Practice and Procedure


PUBLISHED November 27, 2003

The defendant was plainly vexatious and a civil proceedings order under s.42 Supreme Court Act 1981 would be made for a period of 12 years.Application by the Attorney-General ('the AG') for a civil proceedings order pursuant to s.42 Supreme Court Act 1981 against the defendant ('M'). The question for determination was whether M had instituted vexatious proceedings or made vexatious applications within proceedings such as to warrant the making of an order under s.42 of the Act. M had begun 31 actions since September 2000. The first group of litigation was against his local council's refusal to grant him a Hackney carriage licence during which M sued, amongst others, the magistrates, the council, the council's solicitors, the police, the Lord Chancellor and the Legal Services Commission (see R v Taunton County Court, ex parte Kevin Mahon (2001) EWHC Admin 1078). The second group of actions related to the termination of M's housing benefit and income support for which M sued the benefits agency, its staff, the council and the Department of Social Services. The last group of litigation was against M's neighbours ('R') for orders for access to their land, fraudulent conspiracy and forgery which finally resulted in an action against the Crown Prosecution Service and a senior Crown Prosecutor. All of M's claims were either struck out or stayed and, as M had no funds, costs could not be awarded against him. The AG relied on a police interview with M on 10 November 2002 after he had been arrested on suspicion of perverting the course of justice and incitement to commit criminal damage during which M admitted that none of his claims were justified and he brought the claims against R with the aim of causing them to suffer high costs in defending his actions.HELD: (1) It was not the task of the court on an application under s.42 to reconsider the merits of the underlying actions. The court was entitled to rely on the judge's conclusions in each case (Attorney General v Jones (1990) 1 WLR 859. (2) It was accepted that M was using the civil justice system as a means of harassing R. His aim was to cause them as much aggravation as possible to force them to move away. M was plainly vexatious. Whilst actions involving public authorities and their staff were vexatious enough, claims where individuals were subject to trouble, harassment and expense by the abuse of the legal system were of even greater concern. (3) The statutory criteria for making a s.42 order were clearly fulfilled and an order would be made for a period of 12 years. (4) (Obiter) On each occasion where a judge struck out or dismissed an action on the grounds that it was obviously devoid of merit, this should appear on the formal order drawn up by the court so that in the event of persistent litigation, the AG could rely on a number of court orders in s.42 proceedings to avoid having to exhibit voluminous evidence about the course of the different proceedings, as the AG had had to do in this case (see Bhamjee v Forsdick & Ors (2003) EWCA Civ 1113).Application granted.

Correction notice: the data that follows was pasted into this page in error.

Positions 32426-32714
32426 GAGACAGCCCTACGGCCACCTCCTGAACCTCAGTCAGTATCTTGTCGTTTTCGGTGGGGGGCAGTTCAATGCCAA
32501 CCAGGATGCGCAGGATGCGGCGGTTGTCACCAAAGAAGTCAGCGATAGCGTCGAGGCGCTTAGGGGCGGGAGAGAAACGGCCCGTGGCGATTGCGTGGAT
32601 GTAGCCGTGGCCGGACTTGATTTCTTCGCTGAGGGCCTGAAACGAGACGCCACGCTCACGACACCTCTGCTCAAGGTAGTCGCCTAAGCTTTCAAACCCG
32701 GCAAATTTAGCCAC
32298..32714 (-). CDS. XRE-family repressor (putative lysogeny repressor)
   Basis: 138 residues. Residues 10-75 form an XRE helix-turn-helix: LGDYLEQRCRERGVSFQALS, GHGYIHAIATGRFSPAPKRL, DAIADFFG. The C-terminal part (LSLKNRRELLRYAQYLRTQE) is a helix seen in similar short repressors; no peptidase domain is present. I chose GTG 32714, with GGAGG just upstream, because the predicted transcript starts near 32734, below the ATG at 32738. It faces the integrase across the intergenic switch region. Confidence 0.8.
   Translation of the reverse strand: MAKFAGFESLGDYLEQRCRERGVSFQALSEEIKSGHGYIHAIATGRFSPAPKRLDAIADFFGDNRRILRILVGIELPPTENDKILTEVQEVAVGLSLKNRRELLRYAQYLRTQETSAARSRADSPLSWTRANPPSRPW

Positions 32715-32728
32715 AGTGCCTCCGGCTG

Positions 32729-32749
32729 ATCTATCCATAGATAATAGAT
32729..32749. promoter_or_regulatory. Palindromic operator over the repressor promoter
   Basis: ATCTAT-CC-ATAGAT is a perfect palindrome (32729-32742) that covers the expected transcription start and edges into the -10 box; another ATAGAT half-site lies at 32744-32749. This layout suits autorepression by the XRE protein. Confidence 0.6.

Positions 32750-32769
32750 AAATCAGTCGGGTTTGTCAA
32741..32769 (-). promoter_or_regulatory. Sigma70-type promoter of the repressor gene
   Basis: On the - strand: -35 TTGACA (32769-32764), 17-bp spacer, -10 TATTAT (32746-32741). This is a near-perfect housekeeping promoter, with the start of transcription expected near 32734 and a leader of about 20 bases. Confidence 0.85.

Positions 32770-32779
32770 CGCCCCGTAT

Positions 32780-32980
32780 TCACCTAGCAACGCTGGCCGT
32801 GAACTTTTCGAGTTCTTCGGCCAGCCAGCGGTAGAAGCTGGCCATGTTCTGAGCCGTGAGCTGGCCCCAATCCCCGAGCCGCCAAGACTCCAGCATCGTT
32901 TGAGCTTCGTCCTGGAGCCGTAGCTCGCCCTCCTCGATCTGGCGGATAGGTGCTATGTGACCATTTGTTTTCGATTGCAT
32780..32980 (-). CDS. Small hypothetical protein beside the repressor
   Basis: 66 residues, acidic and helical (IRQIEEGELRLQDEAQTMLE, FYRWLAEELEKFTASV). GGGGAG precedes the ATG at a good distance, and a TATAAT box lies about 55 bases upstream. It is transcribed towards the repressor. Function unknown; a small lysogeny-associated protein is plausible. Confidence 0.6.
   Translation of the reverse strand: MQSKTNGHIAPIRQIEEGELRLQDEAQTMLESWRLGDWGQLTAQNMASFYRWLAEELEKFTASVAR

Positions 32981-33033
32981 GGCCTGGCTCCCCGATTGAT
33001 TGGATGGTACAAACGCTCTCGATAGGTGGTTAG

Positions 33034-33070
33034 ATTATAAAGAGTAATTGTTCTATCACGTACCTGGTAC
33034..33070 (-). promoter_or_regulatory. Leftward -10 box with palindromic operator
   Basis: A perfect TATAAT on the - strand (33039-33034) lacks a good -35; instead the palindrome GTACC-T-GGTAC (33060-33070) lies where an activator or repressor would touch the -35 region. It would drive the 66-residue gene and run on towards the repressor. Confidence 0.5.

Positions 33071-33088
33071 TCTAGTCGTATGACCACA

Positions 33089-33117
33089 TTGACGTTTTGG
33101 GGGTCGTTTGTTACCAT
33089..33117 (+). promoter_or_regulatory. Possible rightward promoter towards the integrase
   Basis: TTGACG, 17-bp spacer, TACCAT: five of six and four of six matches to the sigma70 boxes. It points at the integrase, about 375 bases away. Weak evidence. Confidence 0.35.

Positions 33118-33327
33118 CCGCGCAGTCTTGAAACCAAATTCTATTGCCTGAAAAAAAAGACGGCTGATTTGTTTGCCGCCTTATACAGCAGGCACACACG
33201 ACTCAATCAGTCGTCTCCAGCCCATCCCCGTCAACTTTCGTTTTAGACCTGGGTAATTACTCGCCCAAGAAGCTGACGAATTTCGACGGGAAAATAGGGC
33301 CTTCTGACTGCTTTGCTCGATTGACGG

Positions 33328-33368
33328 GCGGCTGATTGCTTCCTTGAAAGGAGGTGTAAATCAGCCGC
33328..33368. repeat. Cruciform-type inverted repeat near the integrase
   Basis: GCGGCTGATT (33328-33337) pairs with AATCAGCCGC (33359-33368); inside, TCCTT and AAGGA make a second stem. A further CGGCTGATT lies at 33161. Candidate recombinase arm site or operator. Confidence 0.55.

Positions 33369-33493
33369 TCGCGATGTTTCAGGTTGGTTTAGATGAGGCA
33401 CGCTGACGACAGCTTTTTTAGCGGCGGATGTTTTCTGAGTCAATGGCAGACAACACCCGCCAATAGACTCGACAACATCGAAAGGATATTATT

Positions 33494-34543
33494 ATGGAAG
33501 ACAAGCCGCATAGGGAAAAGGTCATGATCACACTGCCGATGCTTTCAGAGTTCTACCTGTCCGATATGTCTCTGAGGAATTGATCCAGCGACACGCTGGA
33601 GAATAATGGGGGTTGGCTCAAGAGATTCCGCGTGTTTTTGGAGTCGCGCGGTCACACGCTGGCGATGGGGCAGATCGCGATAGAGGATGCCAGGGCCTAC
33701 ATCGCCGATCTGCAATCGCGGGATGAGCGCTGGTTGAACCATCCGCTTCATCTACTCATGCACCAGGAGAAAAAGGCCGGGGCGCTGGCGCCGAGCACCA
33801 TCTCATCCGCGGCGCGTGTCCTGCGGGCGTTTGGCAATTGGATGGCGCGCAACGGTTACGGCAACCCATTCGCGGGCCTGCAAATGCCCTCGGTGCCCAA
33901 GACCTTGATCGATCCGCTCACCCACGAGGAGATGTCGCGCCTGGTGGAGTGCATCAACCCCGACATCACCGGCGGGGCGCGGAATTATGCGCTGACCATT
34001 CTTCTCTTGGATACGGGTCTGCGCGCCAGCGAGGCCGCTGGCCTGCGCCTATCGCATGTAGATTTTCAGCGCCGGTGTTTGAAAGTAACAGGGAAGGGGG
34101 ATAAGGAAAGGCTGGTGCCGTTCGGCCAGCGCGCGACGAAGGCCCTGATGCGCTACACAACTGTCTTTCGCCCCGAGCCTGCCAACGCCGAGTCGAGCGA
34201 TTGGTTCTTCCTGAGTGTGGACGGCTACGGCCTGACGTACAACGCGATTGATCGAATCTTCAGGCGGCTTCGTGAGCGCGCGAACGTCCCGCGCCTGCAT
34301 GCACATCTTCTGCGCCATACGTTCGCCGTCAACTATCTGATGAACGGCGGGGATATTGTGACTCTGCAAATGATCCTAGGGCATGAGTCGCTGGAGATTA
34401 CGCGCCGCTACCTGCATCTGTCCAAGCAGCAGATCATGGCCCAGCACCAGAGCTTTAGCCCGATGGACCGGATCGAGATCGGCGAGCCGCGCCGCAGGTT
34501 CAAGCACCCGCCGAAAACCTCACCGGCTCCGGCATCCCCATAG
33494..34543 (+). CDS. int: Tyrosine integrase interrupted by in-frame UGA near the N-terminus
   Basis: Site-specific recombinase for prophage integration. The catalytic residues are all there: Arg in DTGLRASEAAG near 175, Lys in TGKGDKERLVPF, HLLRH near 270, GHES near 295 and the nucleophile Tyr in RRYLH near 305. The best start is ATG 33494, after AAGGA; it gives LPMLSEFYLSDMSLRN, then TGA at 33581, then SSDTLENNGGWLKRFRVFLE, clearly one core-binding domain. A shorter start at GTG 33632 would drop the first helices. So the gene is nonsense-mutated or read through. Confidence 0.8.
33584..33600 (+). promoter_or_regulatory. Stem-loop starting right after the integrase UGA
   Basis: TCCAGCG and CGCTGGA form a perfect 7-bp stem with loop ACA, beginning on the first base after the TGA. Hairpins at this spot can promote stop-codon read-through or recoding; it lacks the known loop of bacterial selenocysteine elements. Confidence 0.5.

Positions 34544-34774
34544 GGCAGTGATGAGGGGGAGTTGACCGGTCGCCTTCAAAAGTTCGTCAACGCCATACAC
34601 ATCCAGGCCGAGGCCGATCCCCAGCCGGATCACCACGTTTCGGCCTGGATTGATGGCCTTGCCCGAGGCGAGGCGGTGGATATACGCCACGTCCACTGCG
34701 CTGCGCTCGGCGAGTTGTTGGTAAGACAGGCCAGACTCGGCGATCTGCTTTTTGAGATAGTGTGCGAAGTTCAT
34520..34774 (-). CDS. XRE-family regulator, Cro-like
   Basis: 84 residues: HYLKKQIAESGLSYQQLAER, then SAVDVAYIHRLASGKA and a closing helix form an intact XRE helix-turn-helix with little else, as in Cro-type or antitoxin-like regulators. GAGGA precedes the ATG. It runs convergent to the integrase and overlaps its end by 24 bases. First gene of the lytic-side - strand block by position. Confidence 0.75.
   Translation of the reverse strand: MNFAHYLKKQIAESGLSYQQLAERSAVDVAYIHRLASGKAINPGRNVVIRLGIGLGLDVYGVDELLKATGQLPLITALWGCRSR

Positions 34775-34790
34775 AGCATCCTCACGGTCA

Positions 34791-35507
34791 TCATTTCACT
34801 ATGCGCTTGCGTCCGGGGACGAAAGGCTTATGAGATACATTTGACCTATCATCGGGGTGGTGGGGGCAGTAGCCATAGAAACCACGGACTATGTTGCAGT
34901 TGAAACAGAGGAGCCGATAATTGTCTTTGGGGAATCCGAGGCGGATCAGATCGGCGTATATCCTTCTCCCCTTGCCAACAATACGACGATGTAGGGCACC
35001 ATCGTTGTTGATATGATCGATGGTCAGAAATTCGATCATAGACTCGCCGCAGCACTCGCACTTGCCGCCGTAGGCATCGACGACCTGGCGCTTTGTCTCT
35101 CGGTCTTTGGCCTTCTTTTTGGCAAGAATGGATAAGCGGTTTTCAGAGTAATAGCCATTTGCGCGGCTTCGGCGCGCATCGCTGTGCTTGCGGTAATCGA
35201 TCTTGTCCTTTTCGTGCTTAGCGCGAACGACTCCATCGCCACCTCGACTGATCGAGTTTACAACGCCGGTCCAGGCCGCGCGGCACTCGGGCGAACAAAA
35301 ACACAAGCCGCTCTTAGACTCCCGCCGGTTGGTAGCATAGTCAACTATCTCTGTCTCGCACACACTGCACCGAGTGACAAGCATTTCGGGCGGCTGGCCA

[2003] EWHC 2435 (Admin)